Rhoads Lifters or No??

Discussion in 'Street/strip 400/430/455' started by ranger, Oct 10, 2018.

  1. ranger

    ranger Well-Known Member

    Hi folks,

    Will be firing up new new build, soon. Bought Rhoads lifters a few years ago and now I am wondering if I should use them? Idle wouldn't be too radical w/o them. As I understand it, Rhoads never made their own lifters. I believe they bought O.E.M. lifters and then cut their patented groove in them?

    I have used them before, and they do what they say they will do: tick, smooth out the idle, and give a little more low-end torque.

    Here is my build:

    455 bored .038"
    Wiesco flat-top pistons .020" in the hole
    Prolly around 11.5 compression, but not sure. Not sure of the cc volume of the Bulldogs, and Gessler never wrote it down on his invoice.
    T/A Stage 1 intake prepped by Gessler
    800 Q-Jet prepped by John Osborn, back when he used to do them
    Bulldog 2nd generation heads, prepped by Gessler. Good intake flow. Exhaust flow no better than could be achieved on fully-ported iron heads.
    T/A 288-94 cam, degreed in and set 8* advanced
    355 rear
    Switch-Pitch which may, or may not, function properly after recent rebuild.
    Usual oiling mods, etc.

    Besides noise, what would be disadvantages of going w/ my already-purchased Rhoads?

    Many/most lifters have always been re-boxed, under different names. If you recommend not to go w/ Rhoads, what lifters should I use?

    Thanks!

    Best,

    Ranger
    Aiken, SC
     
  2. Stevem

    Stevem Well-Known Member

    Yes I would run them , but I question that you will need or want concidering your motors compression that 8 degree Cam advance with the Rhodes lifters as your cylinder pressure may be too high below 3800 rpm once your oil is warmed up and those lifters are doing there thing!

    If you truly need that 8 degree advance then in plain English in my way of looking at things you need a different Cam to get the best performance.
    In fact you did not mention if you are running headers , nor did you post the heads flow number for the Intake or Exh.
    With good flowing Exh side in a head and a stock Intake Manifold you may not want to even need to run a dual pattern Cam .
     
    Last edited: Oct 11, 2018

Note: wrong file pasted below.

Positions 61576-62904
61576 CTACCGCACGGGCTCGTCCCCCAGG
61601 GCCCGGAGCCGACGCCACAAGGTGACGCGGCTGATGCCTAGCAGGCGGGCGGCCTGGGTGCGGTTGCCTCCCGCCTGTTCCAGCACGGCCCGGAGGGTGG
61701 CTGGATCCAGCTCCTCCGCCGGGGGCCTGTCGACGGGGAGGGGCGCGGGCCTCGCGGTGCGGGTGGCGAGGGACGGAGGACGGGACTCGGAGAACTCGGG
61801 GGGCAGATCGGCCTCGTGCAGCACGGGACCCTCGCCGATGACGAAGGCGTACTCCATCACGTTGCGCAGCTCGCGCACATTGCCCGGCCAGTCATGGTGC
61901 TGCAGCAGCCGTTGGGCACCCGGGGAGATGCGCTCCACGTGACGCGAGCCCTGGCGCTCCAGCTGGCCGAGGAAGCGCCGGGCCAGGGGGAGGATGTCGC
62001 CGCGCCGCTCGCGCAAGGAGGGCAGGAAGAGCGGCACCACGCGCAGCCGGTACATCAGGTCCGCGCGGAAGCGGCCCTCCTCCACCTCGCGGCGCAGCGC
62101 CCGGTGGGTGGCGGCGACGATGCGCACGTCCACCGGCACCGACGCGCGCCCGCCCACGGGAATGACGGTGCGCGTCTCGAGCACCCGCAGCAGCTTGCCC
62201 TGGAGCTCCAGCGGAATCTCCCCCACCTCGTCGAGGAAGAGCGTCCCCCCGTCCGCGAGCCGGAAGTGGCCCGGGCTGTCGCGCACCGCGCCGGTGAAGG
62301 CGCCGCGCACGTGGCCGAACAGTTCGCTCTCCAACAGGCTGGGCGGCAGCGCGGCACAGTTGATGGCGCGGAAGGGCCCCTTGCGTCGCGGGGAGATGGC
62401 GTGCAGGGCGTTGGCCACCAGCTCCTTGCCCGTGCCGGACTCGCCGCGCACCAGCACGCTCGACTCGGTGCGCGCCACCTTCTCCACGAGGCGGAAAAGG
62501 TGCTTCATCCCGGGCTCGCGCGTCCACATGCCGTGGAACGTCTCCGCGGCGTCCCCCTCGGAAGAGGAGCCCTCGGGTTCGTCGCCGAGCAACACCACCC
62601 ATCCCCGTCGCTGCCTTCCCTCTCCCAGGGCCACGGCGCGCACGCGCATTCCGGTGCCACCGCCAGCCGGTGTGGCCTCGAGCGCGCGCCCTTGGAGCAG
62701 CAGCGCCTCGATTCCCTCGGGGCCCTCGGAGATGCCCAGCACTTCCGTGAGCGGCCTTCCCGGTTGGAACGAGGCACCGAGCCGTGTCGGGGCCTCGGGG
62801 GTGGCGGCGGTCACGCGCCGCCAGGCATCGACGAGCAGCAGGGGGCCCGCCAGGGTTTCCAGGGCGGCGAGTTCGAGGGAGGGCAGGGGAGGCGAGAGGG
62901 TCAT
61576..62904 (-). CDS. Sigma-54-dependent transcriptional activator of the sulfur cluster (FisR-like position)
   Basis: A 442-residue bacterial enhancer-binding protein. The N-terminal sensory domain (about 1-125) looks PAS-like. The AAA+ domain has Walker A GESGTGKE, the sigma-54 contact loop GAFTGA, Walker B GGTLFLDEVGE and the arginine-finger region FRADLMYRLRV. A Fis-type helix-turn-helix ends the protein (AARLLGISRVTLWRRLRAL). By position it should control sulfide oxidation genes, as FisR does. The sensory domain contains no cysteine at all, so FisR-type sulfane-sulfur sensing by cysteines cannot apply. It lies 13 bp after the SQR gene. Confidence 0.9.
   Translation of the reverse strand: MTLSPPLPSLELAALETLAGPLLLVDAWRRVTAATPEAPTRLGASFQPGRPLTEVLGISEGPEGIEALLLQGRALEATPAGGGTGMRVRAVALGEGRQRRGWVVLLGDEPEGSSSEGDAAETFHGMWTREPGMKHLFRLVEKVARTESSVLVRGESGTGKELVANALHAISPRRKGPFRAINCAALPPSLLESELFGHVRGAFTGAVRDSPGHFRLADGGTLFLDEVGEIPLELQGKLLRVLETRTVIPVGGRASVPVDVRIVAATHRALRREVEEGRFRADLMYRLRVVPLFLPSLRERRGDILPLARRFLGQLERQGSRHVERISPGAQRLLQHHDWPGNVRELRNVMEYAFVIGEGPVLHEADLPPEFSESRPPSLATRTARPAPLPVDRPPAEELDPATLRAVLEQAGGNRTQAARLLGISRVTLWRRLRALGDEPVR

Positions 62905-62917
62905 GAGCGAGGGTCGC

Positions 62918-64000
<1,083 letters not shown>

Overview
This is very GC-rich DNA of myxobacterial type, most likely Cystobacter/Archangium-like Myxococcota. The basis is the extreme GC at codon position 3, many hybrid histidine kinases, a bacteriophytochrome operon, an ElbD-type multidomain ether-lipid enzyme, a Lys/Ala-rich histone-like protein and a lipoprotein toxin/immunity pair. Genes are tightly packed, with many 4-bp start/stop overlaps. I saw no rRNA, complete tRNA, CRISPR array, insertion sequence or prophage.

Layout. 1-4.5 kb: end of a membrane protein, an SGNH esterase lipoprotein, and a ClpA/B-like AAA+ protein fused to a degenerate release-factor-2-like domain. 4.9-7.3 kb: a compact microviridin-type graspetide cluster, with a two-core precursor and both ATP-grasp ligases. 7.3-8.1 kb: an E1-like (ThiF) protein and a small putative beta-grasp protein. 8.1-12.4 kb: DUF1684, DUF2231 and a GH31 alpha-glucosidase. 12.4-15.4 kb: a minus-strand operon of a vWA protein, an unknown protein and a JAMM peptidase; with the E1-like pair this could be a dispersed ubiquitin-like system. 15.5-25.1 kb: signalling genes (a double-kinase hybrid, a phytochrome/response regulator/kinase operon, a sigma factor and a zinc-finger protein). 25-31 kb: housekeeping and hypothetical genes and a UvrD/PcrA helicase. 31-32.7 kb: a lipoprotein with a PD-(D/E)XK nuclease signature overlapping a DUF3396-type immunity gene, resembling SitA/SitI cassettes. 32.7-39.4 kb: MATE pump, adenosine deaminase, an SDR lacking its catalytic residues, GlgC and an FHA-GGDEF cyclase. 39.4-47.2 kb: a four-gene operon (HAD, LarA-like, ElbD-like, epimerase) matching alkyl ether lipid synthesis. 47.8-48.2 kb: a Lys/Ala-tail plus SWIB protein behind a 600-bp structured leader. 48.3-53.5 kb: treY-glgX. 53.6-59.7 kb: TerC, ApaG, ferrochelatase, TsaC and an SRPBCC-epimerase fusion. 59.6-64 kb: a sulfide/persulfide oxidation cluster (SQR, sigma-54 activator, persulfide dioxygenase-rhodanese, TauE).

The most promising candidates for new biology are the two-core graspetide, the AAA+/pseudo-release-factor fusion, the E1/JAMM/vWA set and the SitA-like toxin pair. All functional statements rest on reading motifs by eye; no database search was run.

ranger likes this.
  3. BQUICK

    BQUICK Well-Known Member

    I don't like them for two reasons:
    1) aforementioned noise is annoying in itself but makes it hard to diagnose valve train noise or cam bearing going away causing valve train noise. I guy I knew had them and kept on saying noise was the lifters when it fact it was front cam bearing choking oil off to driver side lifters.
    2) they bleed off oil pressure and we need all we can get!
     
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  4. ranger

    ranger Well-Known Member

    Thanks! When I degreed the cam, according to the card, it needed 8* advance to hit the numbers. Guess that's not all that unusual? Yes, running old set of K-B headers, made by Doug Thorley? Three-inch exhaust.

    Don't care too much for throwing around flow numbers, as they can vary so wildly from flow-bench to flow-bench. But when Gessler originally ported my iron heads, he was able to get around 185/exhaust at .500. Haven't seen too many numbers higher than that. In fact, he removed so much metal that he "broke through" the bolt holes and had to install sleeves into some/most of the bolt holes for the heads. So, yes, I think I need a dual-pattern cam.

    Intake flow was 310@500. More could have been gotten, but this was his first (and I believe, only) set of Bulldogs that he ported.

    I am not running a stock intake. I was going to use my Gessler-ported Edel Performer (and I probably should have) but some guys told me that w/ the good intake flow that the Edel might hold me back, so I got a SP-1 intake from T/A and Gessler cleaned it up a bit.

    Thanks for your input!

    Best,

    Ranger
    Aiken, SC
     
  5. LARRY70GS

    LARRY70GS a.k.a. "THE WIZARD"

    Main use for Rhoads lifters is to tame the idle of a wild cam and make it act smaller at low RPM. The 288-94 is a pretty mild cam, so my question is why you would want to use them at all.
     
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  6. ranger

    ranger Well-Known Member

     
  7. LARRY70GS

    LARRY70GS a.k.a. "THE WIZARD"

    I switched from Morel roller lifters to Johnson roller lifters. JW uses the Johnson roller lifters exclusively I believe. If they make a superior roller lifter, their flat lifters should be good as well.
     
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  8. ranger

    ranger Well-Known Member

    Larry,

    Thanks, as always. Where is the best place to buy Johnson flat lifters? I don't have the dough to switch to a roller cam, but I do believe I'll swap the Rhoads out. As you say, no real reason to use them with the 288-94 cam.

    Thanks, again!

    Best,

    Ranger
    Aiken, SC
     
  9. Schurkey

    Schurkey Silver Level contributor

    3) the ticking noise they make is the valve slamming shut because the leaky lifter has negated the gentle closing ramp of the camshaft. Hard on valve face, valve seat, and who knows what kind of harmonics that sets up in the valve stem/valve spring system.
     
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  10. ranger

    ranger Well-Known Member

    Schurkey,

    Thanks! Yeah, along with what the Wizard said, I'm not gonna use these lifters. As well, BQuick is correct in that the extra noise makes it harder to diagnose other valve-train problems.